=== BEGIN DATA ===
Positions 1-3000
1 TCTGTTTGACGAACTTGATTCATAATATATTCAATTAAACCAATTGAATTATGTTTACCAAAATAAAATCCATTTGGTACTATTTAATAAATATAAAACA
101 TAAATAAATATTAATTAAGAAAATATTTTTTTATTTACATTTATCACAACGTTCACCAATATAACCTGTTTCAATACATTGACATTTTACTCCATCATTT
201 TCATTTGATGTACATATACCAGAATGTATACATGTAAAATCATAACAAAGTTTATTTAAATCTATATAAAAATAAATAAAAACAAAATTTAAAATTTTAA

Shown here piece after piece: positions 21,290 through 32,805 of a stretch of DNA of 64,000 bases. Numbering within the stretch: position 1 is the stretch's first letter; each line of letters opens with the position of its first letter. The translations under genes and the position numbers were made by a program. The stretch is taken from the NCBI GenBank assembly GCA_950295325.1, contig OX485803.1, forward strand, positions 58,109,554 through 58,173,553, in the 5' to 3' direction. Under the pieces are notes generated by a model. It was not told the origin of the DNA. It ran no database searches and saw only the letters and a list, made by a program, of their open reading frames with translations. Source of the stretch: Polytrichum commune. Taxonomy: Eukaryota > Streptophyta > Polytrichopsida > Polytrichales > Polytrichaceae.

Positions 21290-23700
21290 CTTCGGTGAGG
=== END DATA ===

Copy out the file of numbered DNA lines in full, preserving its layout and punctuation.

Positions 1-3000
1 TCTGTTTGACGAACTTGATTCATAATATATTCAATTAAACCAATTGAATTATGTTTACCAAAATAAAATCCATTTGGTACTATTTAATAAATATAAAACA
101 TAAATAAATATTAATTAAGAAAATATTTTTTTATTTACATTTATCACAACGTTCACCAATATAACCTGTTTCAATACATTGACATTTTACTCCATCATTT
201 TCATTTGATGTACATATACCAGAATGTATACATGTAAAATCATAACAAAGTTTATTTAAATCTATATAAAAATAAATAAAAACAAAATTTAAAATTTTAA

Shown here piece after piece: positions 21,290 through 32,805 of a stretch of DNA of 64,000 bases. Numbering within the stretch: position 1 is the stretch's first letter; each line of letters opens with the position of its first letter. The translations under genes and the position numbers were made by a program. The stretch is taken from the NCBI GenBank assembly GCA_950295325.1, contig OX485803.1, forward strand, positions 58,109,554 through 58,173,553, in the 5' to 3' direction. Under the pieces are notes generated by a model. It was not told the origin of the DNA. It ran no database searches and saw only the letters and a list, made by a program, of their open reading frames with translations. Source of the stretch: Polytrichum commune. Taxonomy: Eukaryota > Streptophyta > Polytrichopsida > Polytrichales > Polytrichaceae.

Positions 21290-23700
21290 CTTCGGTGAGG